Leishmaniasis – The Tiny Threat #
Protect yourself and your loved ones from Leishmaniasis this summer.
An Ounce of Prevention is Worth a Pound of Cure – Benjamin Franklin
You may not have heard of it before, but there is a disease that attacks both humans, dogs and rarely, cats, and its alive and well on the Mediterranean coast including Mallorca's sunny beaches: Leishmaniasis (sometimes also spelled 'Leishmaniosis'). Transmitted by sand flies, the disease is caused by protozoan parasites and has three distinct forms. With no vaccine for humans, and a vaccine for animals that is only partially effective, the best protection is prevention. Here is what you need to know.
Three Forms #
- Cutaneous Leishmaniasis is the most common form, which causes an open sore at the bite sites, and often heals on its own in a few months, but may last up to a year and a half, in more severe cases, leaving an unpleasant-looking scar.
- Mucocutaneous Leishmaniasis causes both skin and mucosal ulcers, with the nose and mouth being primarily affected. Fortunately, we do not have to worry too much about this form of the disease, as it is uncommon outside of poverty-stricken areas of Asia and Africa.
- Visceral Leishmaniasis ('black fever') is the most serious form and is potentially fatal if untreated. Symptoms can occur a few months to years after infection, and they include fever spleen and liver damage, and anaemia. The parasite sometimes lives in the host asymptomatically forever.
Signs and Treatment Options #
Spain has both the cutaneous and visceral forms. Cutaneous Leishmaniasis can be treated with topicals with huge success. Once you have had this form, you cannot get it again, similar to the chicken pox. Visceral is treated with a single dose injection of liposomal amphotericin B and has a 95% success in humans.
With pets, mainly dogs, early detection is key, as they only contract the visceral form of the disease. Signs include skin lesions near the head, hair loss around the eyes, weight loss, fever, enlarged spleen, renal disease symptoms and swollen glands.
Though it is not possible to eradicate it, treatment can control the disease and lengthen the lifespan, in some cases significantly. There are two main treatment options for pets, both lasting anywhere from six months to a year. Normally, after that year or so of treatment, your pet may no longer show symptoms and the medicines can stop, though it is important to remember the disease lives on the blood and can reoccur at any time.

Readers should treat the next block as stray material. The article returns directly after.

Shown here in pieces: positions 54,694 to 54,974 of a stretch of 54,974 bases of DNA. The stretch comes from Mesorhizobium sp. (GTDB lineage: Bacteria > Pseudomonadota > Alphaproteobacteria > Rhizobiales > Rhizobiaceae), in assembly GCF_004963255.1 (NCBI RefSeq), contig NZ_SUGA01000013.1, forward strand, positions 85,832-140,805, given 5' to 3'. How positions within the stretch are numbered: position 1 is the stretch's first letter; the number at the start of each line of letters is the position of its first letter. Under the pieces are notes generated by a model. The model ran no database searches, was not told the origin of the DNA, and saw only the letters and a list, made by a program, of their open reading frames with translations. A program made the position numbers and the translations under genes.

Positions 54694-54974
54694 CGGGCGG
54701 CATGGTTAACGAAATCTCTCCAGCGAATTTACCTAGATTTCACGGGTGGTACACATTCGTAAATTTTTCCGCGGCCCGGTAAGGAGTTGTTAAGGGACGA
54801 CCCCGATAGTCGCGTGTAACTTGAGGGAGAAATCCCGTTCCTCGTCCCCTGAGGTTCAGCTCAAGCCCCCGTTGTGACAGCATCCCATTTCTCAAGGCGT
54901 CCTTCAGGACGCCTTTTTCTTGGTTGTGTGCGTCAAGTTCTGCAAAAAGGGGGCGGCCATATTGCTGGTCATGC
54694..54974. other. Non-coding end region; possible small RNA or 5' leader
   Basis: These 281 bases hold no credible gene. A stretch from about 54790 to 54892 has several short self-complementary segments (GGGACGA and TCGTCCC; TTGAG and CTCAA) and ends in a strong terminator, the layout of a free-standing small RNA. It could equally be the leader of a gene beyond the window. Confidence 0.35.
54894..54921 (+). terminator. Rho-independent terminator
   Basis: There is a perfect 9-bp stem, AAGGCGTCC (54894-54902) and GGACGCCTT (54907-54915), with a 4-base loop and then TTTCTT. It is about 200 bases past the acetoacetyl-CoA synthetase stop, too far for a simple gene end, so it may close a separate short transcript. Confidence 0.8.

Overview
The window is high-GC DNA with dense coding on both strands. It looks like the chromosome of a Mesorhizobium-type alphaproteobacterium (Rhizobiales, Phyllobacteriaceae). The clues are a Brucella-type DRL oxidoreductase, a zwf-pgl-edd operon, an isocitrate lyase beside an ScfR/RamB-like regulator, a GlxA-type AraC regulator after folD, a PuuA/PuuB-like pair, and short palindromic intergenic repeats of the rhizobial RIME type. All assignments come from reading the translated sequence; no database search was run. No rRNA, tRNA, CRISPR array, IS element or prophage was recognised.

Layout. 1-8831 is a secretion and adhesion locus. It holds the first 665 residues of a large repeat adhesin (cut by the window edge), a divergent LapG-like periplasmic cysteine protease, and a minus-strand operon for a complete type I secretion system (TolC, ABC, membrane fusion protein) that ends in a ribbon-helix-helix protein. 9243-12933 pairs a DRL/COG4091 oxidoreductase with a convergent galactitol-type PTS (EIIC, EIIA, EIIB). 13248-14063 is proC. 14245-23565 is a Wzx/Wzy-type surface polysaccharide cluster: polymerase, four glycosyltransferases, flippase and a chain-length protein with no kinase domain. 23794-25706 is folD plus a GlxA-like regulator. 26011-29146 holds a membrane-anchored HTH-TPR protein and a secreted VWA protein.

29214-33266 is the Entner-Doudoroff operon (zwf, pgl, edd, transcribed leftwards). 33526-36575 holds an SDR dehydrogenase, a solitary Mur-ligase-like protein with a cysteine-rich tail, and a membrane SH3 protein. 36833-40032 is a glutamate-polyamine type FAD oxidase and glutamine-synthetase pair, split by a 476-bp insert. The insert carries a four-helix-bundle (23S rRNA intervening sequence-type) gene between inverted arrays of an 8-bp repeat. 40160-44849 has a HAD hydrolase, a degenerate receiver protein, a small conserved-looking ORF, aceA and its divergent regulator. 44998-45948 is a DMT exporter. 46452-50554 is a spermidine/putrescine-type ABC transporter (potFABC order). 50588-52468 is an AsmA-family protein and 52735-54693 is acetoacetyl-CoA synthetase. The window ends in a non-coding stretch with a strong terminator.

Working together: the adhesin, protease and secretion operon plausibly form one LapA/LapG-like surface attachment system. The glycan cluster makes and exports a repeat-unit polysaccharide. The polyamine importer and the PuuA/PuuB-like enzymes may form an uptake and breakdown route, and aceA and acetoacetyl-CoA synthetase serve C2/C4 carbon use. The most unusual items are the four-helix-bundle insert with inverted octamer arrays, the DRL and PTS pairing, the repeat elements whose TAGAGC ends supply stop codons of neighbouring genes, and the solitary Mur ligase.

Man and pets cannot pass the disease to each other directly. It is only through the sand fly bites that this can occur.
Common sense is your number one ally. Do not be outside, especially on beaches, wetland or woodland areas at dawn and dusk, when the sand flies are most active. If you do find yourself outside during these key hours, make sure both you and your dog are protected with insect repellent and anti-insect collars for your pet, respectively. Monthly doses of certain flea and tick formulas now also protect your four-legged friend against sand flies.
When sleeping either outdoors or with open windows, use fine gauge netting treated with an appropriate anti-insect spray. And during the day, make sure your home and animal shelters are sprayed regularly.
DEET has proven to be the most effective, but natural options such as eucalyptus, lavender, citronella, and orange peel extracts also show good results when sprayed or burned.
Don’t let sand flies ruin your summer fun. Just have a care, take a few precautions and you’ll keep both your family and your pets safe and sound!
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By Stephanie Horsman
31 May, 2019